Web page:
THE GRIFFIN’S EGG is a portal fantasy in which Phoebe goes through a magic portal to a fantasy world, leaving the forest of West Virginia behind. She only spends a little time at the beginning and end of the book in the real world. I couldn’t tell if her real-world experience was supposed to take place in the world we live in or if there was a reimagined history. Her grandfather, who was born in the late 1950s, had served in a war that he didn’t want to talk about. The book never specifies what conflict it was.

All in all, I thought this was a fun, sweet story that would be great for younger middle grade readers interested in fantasy stories.

The Griffin's Egg on Bookshop

Content Notes

Recommended for Ages 8 to 10.

Most of the characters are mythical creatures.

Profanity/Crude Language Content

Romance/Sexual Content

Spiritual Content
Contains mythical creatures, such as goblins, trolls, and griffins. Some characters have the ability to perform magic.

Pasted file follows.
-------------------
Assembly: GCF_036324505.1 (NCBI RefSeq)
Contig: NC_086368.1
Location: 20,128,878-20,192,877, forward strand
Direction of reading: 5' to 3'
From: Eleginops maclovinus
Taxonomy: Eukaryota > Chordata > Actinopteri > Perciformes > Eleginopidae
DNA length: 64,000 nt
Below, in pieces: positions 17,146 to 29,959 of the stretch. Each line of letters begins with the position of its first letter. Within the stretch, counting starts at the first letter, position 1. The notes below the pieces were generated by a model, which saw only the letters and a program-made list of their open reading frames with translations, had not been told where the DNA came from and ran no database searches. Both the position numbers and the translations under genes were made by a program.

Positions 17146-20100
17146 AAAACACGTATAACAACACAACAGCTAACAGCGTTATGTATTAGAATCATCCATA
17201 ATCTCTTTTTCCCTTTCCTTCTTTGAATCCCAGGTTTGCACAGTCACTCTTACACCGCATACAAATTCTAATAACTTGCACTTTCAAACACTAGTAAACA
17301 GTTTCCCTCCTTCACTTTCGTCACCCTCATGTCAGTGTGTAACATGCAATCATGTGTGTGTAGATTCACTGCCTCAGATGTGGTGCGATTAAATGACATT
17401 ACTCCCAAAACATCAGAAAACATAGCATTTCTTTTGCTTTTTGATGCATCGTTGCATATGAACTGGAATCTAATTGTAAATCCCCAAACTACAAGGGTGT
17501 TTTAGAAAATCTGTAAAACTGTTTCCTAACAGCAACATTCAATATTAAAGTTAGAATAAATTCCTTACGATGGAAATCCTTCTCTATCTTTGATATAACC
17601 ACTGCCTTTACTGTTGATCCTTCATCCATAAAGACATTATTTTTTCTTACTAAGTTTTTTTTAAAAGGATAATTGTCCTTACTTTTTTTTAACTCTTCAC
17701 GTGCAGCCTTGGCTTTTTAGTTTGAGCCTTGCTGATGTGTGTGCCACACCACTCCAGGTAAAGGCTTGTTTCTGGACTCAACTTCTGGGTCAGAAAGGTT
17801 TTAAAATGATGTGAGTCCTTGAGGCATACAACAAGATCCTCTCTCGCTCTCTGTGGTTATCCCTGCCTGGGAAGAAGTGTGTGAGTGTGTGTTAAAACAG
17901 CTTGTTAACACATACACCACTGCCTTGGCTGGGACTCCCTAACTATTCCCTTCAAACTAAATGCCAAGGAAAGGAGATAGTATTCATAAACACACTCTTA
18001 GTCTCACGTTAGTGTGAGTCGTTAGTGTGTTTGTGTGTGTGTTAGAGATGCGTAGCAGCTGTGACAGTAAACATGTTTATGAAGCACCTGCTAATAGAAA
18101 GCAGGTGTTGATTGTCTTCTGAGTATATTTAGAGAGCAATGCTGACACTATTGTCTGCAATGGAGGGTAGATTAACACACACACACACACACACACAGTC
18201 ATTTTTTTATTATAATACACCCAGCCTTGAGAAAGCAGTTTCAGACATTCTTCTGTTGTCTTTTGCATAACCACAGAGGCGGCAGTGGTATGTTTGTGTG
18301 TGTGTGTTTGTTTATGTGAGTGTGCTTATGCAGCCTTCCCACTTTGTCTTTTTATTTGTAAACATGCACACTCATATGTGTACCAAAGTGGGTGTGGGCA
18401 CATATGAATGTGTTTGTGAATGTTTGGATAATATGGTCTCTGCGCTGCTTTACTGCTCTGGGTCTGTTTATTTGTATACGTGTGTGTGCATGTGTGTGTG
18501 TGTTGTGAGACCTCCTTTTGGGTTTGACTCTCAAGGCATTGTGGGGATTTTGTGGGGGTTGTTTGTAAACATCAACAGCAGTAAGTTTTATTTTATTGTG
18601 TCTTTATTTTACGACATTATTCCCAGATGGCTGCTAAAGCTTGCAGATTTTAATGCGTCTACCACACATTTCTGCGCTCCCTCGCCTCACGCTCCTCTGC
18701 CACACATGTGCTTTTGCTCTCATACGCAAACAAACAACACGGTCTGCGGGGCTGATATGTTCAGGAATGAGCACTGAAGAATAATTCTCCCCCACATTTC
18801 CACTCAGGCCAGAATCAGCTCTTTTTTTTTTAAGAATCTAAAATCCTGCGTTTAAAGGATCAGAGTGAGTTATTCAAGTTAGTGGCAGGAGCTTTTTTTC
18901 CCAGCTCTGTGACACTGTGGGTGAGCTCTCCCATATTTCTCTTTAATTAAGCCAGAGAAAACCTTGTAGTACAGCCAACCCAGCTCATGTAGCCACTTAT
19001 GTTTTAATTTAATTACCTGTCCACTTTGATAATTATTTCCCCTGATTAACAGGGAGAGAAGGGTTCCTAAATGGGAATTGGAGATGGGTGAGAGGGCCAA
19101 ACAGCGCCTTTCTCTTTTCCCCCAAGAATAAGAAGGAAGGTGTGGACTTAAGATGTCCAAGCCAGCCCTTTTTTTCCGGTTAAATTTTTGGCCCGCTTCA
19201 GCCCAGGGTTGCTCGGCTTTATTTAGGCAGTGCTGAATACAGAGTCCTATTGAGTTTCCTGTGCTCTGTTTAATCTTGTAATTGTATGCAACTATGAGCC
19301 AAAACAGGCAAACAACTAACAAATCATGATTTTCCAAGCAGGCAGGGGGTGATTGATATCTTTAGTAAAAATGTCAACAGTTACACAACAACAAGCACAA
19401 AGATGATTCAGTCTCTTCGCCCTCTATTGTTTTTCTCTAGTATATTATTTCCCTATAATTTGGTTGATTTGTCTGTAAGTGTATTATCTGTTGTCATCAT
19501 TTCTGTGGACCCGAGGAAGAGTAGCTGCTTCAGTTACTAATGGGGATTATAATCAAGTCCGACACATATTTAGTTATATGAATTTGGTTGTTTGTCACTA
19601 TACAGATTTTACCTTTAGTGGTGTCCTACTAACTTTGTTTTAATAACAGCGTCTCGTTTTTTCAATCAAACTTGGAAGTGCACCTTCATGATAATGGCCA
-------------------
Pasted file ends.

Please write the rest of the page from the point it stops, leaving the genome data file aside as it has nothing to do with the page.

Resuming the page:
Violent Content
Situations of peril. Brief battle sequences– nothing gory.

Drug Content

Note: This post contains affiliate links, which do not cost you anything to use, but which help support this blog. I received a free copy of THE GRIFFIN’S EGG in exchange for my honest review. All opinions my own.

Marvelous Middle-Grade Mondays with Greg Pattridge at Always in the Middle

Marvelous Middle-Grade Mondays

I’m sharing this post as a part of a weekly round-up of middle-grade posts called Marvelous Middle-Grade Mondays. Check out other blogs posting about middle-grade books today on Marvelous Middle-Grade Mondays at Always in the Middle with Greg Pattridge.

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About Kasey

Reads things. Writes things. Fluent in sarcasm. Willful optimist. Cat companion, chocolate connoisseur, coffee drinker. There are some who call me Mom.

16 Responses to Review: The Griffin’s Egg by Cole Poindexter

  1. Interesting. There are a lot of young readers who don’t deal with tension very well, so this will surely find an audience. I do love the cover. Thanks for the post.

  2. Sounds like a fun book!